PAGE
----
• Don’t make a fetish out of your 1000-channel television wonderbox unless you can also tell me the number of the one channel that broadcasts in English. Life’s too short to perch on the edge of the bed clicking through 999 channels (900 of them porn) to find it.
  • Go easy on the gadgetry. We don’t want to have to ring reception just to find out how to turn on the television/lights/taps. Least of all do we want to have to ring reception in the middle of the night when we’ve taken a shower only to find that we can’t get the new-fangled hairdrier to work.
  • Perhaps some of your guests don’t smell the sweetest but that’s no reason to install one of those silly new machines that puffs scented air freshener into the room loudly and irregularly. Believe me, one day one of your guests will get such a shock that they’ll have a heart attack and die in the room, and that will result in a much worse stink, I can assure you.
  • Forget what the style magazines are saying. No one wants a toilet in their bedroom unless it’s completely enclosed by a wall and a door. Let me say that again. No one wants… What? You fancy watching your mother using the toilet? No? Then why do you think I want to watch mine?
  • Tiny sinks barely big enough to wash a hand in. Worse still, tiny sinks barely big enough to wash a hand in paired with solitary cold taps positioned so high on the wall that the water bounces off the porcelain and soaks you. Come on, folks, it’s the 21st century now.
  • A Jacuzzi is not a decorative item. If there’s no hot water, don’t bother installing one – it just makes us cross.
  • Ditto, a fridge. If it doesn’t contain so much as a bottle of cold water then why would we want it turning itself noisily on and off all night? It’s annoying, plus it wastes electricity, which costs money by the way.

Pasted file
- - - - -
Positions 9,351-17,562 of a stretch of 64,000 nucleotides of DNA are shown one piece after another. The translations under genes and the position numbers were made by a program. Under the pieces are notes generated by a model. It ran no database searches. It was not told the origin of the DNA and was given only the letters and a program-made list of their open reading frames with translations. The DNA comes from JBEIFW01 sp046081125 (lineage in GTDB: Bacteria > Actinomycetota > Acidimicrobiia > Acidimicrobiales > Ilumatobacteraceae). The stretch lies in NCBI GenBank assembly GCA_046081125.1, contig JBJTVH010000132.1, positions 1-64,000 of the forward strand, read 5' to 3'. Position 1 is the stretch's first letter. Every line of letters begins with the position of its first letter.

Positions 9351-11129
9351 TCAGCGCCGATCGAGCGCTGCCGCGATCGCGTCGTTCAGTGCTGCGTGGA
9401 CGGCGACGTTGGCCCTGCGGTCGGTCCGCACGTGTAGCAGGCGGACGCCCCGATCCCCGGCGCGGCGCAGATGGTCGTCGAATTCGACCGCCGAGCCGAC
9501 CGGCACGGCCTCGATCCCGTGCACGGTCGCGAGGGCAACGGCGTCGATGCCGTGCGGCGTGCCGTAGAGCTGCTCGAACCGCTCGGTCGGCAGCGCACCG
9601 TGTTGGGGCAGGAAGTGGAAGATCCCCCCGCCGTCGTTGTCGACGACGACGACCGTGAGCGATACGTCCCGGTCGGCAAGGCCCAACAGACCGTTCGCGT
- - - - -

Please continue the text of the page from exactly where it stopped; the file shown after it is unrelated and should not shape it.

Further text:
• How much do you really think can be saved by dispensing with those mini blocks of soap and little bottles of shampoo that everyone used to steal in favour of wall-mounted foam dispensers? No! No! No! We want our soap and we want it now.
  • Please bear in mind that some people are allergic to morning. We don’t appreciate MTV pumping out at full volume over the breakfast table. Even less do we appreciate the news on the television competing noisily with the Turkish take on heavy metal on the radio. Classical music? Better just so long as it’s of the soothing rather than the Schoenburg variety.
  • Coffee-free breakfast buffets? Ten years ago we all needed to be grateful for stewed tea but in an age when Nescafe 3-in1 comes in a veritable smorgasbord of flavours, coffee shouldn’t be something we have to beg for. Nor should a waiter be hovering over the jar of supermarket own-label instant coffee granules ready to snatch it back behind the counter the second we’ve spooned a much-begrudged teaspoonful into our oh-so-mini cup.
  • Finally, a plea on behalf of single travellers. Yes, I know we may be very sad but that doesn’t mean we like to sleep in the ultra-slimline beds you keep in reserve for us. Some of us have been spreading ourselves out in double beds since the day we left home. Indeed, our solitary status may even mean that we’re used to more space than average, which means that we won’t be able to sleep in a narrow bed pressed up against the wall with no space for a bedside table beside it.

 Thank you for your attention. I look forward to staying with you in the future, Pat

Tagged in: Turkey Turkish hotels